Through the TIMTA, the government was able to determine that the government gave away P301 billion to businesses in 2015 alone in the form of tax holidays, tax and customs duty exemptions, and other perks.
Corporations in the manufacturing sector were given income tax incentives amounting to P37 billion in 2015 as against a combined income of P240 billion with the incentives representing 16 percent of their net taxable income.
The services sector, meanwhile got P27 billion in income tax incentives, or 8 percent of their net taxable income of P327 billion, while firms in the energy sector registered an income of P81 billion, yet they were given P11 billion worth of incentives, which is 14 percent of their net taxable income. Dominguez noted.
“Our current dual corporate tax income tax system has created an unfair structure wherein those who are with the regular rate pay 30 percent of their net taxable income, while those receiving incentives pay much less, at around 6 to 13 percent. This is very unfair, as corporations under the regular regime are contributing just as much as those which are under the special regime,” the finance chief said.
Moreover, outside of the Tax Code, the country has 123 laws that grant investment incentives and 210 laws that grant non-investment incentives, or a total of 333 laws implemented by 14 investment promotion agencies that may need to be amended or removed to correct the inequalities in the corporate tax system, Dominguez added.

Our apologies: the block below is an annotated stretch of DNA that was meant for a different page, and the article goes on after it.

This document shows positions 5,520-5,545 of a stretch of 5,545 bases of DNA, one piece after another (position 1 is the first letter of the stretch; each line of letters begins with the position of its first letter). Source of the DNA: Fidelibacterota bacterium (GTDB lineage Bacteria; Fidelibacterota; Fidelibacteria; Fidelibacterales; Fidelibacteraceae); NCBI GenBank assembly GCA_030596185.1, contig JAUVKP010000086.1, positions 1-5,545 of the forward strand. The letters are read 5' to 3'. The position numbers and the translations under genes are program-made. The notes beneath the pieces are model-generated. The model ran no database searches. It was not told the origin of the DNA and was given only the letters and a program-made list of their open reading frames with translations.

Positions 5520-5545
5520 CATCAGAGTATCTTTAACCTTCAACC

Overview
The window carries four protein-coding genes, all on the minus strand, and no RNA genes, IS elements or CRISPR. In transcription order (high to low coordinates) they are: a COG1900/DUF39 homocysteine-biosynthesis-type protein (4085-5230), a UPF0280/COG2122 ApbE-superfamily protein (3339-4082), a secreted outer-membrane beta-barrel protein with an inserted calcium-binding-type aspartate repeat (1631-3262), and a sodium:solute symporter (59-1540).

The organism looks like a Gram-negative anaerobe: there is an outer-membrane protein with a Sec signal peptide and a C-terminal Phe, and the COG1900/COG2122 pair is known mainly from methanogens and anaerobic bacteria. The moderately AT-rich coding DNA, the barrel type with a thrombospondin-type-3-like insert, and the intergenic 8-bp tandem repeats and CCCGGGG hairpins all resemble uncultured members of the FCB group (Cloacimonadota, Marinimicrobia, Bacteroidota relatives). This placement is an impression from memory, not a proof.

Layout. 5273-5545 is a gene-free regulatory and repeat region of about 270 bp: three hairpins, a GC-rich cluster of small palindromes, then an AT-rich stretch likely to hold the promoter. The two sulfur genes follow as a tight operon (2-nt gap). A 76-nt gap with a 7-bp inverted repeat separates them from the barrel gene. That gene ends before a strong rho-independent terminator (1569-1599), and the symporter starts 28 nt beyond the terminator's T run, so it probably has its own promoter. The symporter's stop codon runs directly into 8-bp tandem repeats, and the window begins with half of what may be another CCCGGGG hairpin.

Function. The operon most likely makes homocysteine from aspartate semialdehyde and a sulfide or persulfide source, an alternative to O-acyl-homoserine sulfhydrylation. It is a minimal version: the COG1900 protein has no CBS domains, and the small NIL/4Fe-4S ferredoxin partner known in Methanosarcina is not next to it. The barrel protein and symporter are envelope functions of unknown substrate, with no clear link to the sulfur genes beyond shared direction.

Thus, he said, the DOF, has submitted to the House of Representatives Package 2 of President Duterte’s CTRP on corporate taxation and modernizing fiscal incentives.
“We are logically expanding what the previous administration has started with the TIMTA law,” Dominguez said. “It is high time we use this important reform to revisit what we give away in tax incentives to see if they are really generating jobs, stimulating the economy in the countryside, and promoting research and development.”
The fiscal incentives system, he said, must be corrected to ensure that only those that are performance-based, targeted, time-bound, and transparent will remain.
Besides Package 2, the DOF will also be submitting this year Package 2 plus, which covers taxes on tobacco, alcohol, mining, coal, and casinos; Package 3, which tackles property taxation, and Package 4, which involves passive income and financial taxes, Dominguez said.
The Congress is also expected to pass Package 1B of the TRAIN within the first quarter of 2018, which covers the estate and general amnesty, the relaxation of bank secrecy laws, automatic exchange of information, and the adjustment in the Motor Vehicle User Charge.
“This ambitious yet achievable tax reform program is unlike anything we have seen before. Truly, this is an important milestone in our economic history,” Dominguez said.
In pushing for the succeeding tax reform packages, Dominguez called on the MAP to continue supporting such reforms “to provide a robust revenue stream that will enable our government to deliver the promise of change so that everyone is accorded with equal opportunities.”
“We hope that you remain to be our partners for change in this critical battle. While the easier path is to do nothing and continue with existing policies that could sustain moderate growth, we cannot afford to just muddle through if we want to see a Philippines free from extreme poverty in one generation’s time,” he said.